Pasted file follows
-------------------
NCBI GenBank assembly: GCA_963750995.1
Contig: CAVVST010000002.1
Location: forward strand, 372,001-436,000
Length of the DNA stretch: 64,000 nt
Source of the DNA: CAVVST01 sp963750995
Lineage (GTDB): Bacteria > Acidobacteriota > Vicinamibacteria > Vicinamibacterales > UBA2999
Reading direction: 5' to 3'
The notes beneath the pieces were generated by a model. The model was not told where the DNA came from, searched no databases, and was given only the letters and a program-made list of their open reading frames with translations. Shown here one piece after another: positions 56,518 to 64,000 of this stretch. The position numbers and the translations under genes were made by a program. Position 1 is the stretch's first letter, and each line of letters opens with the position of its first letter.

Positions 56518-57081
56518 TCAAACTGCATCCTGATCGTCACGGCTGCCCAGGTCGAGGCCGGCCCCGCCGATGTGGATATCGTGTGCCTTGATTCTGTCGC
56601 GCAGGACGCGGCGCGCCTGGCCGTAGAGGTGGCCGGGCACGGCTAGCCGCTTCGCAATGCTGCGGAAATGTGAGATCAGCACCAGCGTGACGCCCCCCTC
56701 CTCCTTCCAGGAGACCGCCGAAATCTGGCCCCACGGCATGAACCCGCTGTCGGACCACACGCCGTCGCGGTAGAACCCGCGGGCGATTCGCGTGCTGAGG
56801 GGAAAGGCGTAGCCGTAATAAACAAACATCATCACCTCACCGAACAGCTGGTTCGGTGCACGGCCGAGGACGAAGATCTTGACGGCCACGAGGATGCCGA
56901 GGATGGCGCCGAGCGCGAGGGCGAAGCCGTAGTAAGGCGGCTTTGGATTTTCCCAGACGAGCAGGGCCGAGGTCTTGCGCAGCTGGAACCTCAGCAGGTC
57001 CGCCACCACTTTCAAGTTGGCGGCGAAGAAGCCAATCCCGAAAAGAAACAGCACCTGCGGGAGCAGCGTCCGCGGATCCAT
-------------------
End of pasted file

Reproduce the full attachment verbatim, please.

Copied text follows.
NCBI GenBank assembly: GCA_963750995.1
Contig: CAVVST010000002.1
Location: forward strand, 372,001-436,000
Length of the DNA stretch: 64,000 nt
Source of the DNA: CAVVST01 sp963750995
Lineage (GTDB): Bacteria > Acidobacteriota > Vicinamibacteria > Vicinamibacterales > UBA2999
Reading direction: 5' to 3'
The notes beneath the pieces were generated by a model. The model was not told where the DNA came from, searched no databases, and was given only the letters and a program-made list of their open reading frames with translations. Shown here one piece after another: positions 56,518 to 64,000 of this stretch. The position numbers and the translations under genes were made by a program. Position 1 is the stretch's first letter, and each line of letters opens with the position of its first letter.

Positions 56518-57081
56518 TCAAACTGCATCCTGATCGTCACGGCTGCCCAGGTCGAGGCCGGCCCCGCCGATGTGGATATCGTGTGCCTTGATTCTGTCGC
56601 GCAGGACGCGGCGCGCCTGGCCGTAGAGGTGGCCGGGCACGGCTAGCCGCTTCGCAATGCTGCGGAAATGTGAGATCAGCACCAGCGTGACGCCCCCCTC
56701 CTCCTTCCAGGAGACCGCCGAAATCTGGCCCCACGGCATGAACCCGCTGTCGGACCACACGCCGTCGCGGTAGAACCCGCGGGCGATTCGCGTGCTGAGG
56801 GGAAAGGCGTAGCCGTAATAAACAAACATCATCACCTCACCGAACAGCTGGTTCGGTGCACGGCCGAGGACGAAGATCTTGACGGCCACGAGGATGCCGA
56901 GGATGGCGCCGAGCGCGAGGGCGAAGCCGTAGTAAGGCGGCTTTGGATTTTCCCAGACGAGCAGGGCCGAGGTCTTGCGCAGCTGGAACCTCAGCAGGTC
57001 CGCCACCACTTTCAAGTTGGCGGCGAAGAAGCCAATCCCGAAAAGAAACAGCACCTGCGGGAGCAGCGTCCGCGGATCCAT